A national secondary road (Irish: Bóthar Náisiúnta den Dara Grád) is a category of road in Ireland. These roads form an important part of the national route network, but are secondary to the main arterial routes which are classified as national primary roads. National secondary roads are designated with route numbers higher than those used for primary roads, but with the same "N" prefix. Routes N51 and higher are all national secondary roads.

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  • A national secondary road (Irish: Bóthar Náisiúnta den Dara Grád) is a category of road in Ireland. These roads form an important part of the national route network, but are secondary to the main arterial routes which are classified as national primary roads. National secondary roads are designated with route numbers higher than those used for primary roads, but with the same "N" prefix. Routes N51 and higher are all national secondary roads. National secondary roads have a default speed limit of 100 km/h (62.5 mph), as along with national primary routes, they fall into the speed limit category of national roads. There are 2654 km of national secondary roads in Ireland, making up slightly over 50% of the entire national route (national primary and national secondary) network. National secondary routes are generally more poorly maintained than primary routes (although their quality can vary widely), but often carry more traffic than regional roads. Almost the entire network of national secondary roads is single carriageway, although there are some short sections of dual carriageway on the Tallaght bypass section of the N81, on the N52 at Dundalk, on the N85 at Ennis, on the N62 at Athlone, on the N69 at Tralee and on the N71 between Cork and Bandon. Typically, national secondary roads are of a similar standard or higher than regional roads although some are of lower quality than the better sections of regional roads. Many of them have been resurfaced with higher quality pavements in recent years with relatively smooth surfaces and good road markings and signposting. However, road widths and alignments are often inadequate, with many narrow and winding sections. Traditionally national secondary roads generally would not bypass towns on their routes although there now stands an increasing number of exceptions: the N52 bypasses Nenagh, Mullingar and the centre of Dundalk (as a relief road) along with now complete N52 bypass of Tullamore. The N55 (along with the N3) bypasses Cavan, the N56 forms part of the Donegal bypass, the N61 and the N63 bypass Roscommon, the N69 forms part of the Tralee bypass, the N71 bypasses Halfway and Skibbereen, the N74 bypasses Cashel, the N76 bypasses Callan, the N77 forms the northern part of the Kilkenny ring road, the N80 bypasses Carlow and the N85 bypasses Ennis. The former N8 bypass of Mitchelstown was re-classified as the N73 when the Fermoy (Moorepark) to Kilbehenny section of the M8 was completed. Most national secondary roads were originally Trunk Roads under the old system of road classification in Ireland, although some sections of national secondary routes were formerly Link Roads. A large number of less important Trunk Roads became regional roads when the road classification system changed from 1977 onward, including some roads, such as the N72 between Killarney and Killorglin, the N86 and the N87, which were originally re-classified as regional roads but later re-classified again as national secondary routes. In 1994, three national secondary roads were reclassified as national primary roads: the N57 between Swinford and Ballina became the N26, the N64 between Oranmore and Claregalway became part of the N18 and the N79 between New Ross and Enniscorthy became the N30. In addition, a section of the N60 between Castlebar and Westport became part of the N5. Some national secondary roads, though not arterial routes between major cities, connect scenic areas to major population centres. For example, the N59 through County Galway and County Mayo, the N70 road through County Kerry (see Ring of Kerry) and the N71 through West Cork. For this reason, many national secondary roads are well-traveled by tourists. (en)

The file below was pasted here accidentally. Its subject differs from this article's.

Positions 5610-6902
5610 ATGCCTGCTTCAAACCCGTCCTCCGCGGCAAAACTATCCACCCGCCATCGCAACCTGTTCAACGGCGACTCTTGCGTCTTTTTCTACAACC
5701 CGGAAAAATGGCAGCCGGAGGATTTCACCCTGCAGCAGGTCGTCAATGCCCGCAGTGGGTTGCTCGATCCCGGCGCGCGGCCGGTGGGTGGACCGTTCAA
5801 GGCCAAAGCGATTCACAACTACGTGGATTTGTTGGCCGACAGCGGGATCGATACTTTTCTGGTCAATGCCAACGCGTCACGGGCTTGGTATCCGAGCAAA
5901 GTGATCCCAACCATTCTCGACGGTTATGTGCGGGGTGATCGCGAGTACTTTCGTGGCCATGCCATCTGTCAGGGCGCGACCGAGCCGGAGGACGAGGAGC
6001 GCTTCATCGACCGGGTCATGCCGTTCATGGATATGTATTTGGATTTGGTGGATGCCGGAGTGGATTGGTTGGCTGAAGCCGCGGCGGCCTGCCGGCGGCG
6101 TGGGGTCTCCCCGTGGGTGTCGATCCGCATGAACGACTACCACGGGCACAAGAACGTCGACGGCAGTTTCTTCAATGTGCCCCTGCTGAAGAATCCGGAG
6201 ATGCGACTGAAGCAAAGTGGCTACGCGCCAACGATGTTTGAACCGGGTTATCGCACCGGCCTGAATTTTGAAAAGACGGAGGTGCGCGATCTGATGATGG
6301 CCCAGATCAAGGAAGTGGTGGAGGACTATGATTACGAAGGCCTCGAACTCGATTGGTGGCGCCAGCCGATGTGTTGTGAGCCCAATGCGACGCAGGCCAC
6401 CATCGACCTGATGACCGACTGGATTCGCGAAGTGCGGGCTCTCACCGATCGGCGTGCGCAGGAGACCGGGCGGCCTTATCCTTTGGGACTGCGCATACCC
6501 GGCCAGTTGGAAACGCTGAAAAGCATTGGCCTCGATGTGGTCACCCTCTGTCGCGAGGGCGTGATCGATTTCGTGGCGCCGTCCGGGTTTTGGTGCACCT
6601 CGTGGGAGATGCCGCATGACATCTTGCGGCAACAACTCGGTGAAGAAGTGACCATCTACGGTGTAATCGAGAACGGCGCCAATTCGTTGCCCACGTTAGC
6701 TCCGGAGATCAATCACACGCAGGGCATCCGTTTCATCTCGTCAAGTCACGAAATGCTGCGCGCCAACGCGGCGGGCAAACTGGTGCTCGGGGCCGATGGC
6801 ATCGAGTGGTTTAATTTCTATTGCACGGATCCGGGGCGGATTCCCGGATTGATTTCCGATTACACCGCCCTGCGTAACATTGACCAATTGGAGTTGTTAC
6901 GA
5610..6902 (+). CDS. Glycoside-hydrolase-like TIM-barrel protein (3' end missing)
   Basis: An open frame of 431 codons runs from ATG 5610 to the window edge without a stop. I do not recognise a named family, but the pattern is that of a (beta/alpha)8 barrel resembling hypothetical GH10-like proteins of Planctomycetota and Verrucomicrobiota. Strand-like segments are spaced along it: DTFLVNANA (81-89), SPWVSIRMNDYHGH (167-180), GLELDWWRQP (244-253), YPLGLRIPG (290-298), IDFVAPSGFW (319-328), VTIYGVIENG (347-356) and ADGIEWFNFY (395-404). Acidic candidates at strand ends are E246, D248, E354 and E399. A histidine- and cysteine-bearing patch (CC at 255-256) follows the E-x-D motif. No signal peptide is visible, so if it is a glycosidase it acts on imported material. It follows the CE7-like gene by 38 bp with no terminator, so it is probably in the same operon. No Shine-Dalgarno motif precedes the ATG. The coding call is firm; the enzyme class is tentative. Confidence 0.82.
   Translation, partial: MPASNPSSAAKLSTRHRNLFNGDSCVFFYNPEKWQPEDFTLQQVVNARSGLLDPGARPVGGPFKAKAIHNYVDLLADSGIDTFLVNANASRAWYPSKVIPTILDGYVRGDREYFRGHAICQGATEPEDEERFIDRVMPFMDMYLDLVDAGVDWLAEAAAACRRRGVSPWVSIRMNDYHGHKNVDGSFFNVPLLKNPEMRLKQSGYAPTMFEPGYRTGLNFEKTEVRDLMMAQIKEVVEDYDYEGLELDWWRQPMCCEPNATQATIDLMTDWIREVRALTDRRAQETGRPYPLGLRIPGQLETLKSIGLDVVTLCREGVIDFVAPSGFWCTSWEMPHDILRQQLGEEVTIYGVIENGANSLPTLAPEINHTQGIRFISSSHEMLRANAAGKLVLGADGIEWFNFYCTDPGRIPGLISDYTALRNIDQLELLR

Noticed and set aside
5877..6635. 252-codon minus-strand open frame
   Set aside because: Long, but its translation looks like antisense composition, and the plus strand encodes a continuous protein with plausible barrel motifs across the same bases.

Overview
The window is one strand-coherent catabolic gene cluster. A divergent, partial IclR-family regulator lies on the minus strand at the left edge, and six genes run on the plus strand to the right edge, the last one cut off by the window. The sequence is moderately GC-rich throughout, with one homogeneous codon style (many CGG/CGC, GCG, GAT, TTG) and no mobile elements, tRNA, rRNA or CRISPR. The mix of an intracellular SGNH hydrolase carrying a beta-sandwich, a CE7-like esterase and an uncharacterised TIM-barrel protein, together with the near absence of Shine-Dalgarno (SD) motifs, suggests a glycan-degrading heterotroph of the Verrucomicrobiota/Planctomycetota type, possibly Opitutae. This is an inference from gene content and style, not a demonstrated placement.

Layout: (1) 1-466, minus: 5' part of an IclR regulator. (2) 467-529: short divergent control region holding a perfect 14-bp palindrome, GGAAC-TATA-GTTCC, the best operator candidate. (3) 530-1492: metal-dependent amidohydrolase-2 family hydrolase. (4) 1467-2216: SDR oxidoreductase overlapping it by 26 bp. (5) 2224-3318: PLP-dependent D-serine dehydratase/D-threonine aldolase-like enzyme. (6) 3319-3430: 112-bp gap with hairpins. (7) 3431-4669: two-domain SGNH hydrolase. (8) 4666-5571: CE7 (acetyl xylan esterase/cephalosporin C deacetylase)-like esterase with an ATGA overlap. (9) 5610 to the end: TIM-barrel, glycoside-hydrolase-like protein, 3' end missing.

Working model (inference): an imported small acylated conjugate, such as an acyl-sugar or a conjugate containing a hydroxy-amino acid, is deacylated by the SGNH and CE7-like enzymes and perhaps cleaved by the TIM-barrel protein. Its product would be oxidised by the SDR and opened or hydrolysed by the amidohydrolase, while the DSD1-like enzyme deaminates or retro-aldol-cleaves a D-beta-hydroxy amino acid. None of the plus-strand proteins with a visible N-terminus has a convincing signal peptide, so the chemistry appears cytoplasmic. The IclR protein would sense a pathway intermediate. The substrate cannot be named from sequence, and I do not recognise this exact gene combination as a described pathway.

• Een nationale secundaire weg (Iers: Bóthar Náisiúnta den Dara Grád) is een type weg in Ierland. Deze wegen vormen een belangrijk onderdeel van het nationale wegennet, maar zijn iets minder belangrijk dan de hoofdwegen die als Nationale primaire wegen worden aangeduid. Nationale secundaire wegen hebben N-nummers hoger dan 50. De N51 (Drogheda-Delvin) is de laagst genummerde nationale secundaire weg. (nl)
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  • Een nationale secundaire weg (Iers: Bóthar Náisiúnta den Dara Grád) is een type weg in Ierland. Deze wegen vormen een belangrijk onderdeel van het nationale wegennet, maar zijn iets minder belangrijk dan de hoofdwegen die als Nationale primaire wegen worden aangeduid. Nationale secundaire wegen hebben N-nummers hoger dan 50. De N51 (Drogheda-Delvin) is de laagst genummerde nationale secundaire weg. (nl)
  • A national secondary road (Irish: Bóthar Náisiúnta den Dara Grád) is a category of road in Ireland. These roads form an important part of the national route network, but are secondary to the main arterial routes which are classified as national primary roads. National secondary roads are designated with route numbers higher than those used for primary roads, but with the same "N" prefix. Routes N51 and higher are all national secondary roads. (en)
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  • National secondary road (en)
  • Nationale secundaire weg (Ierland) (nl)
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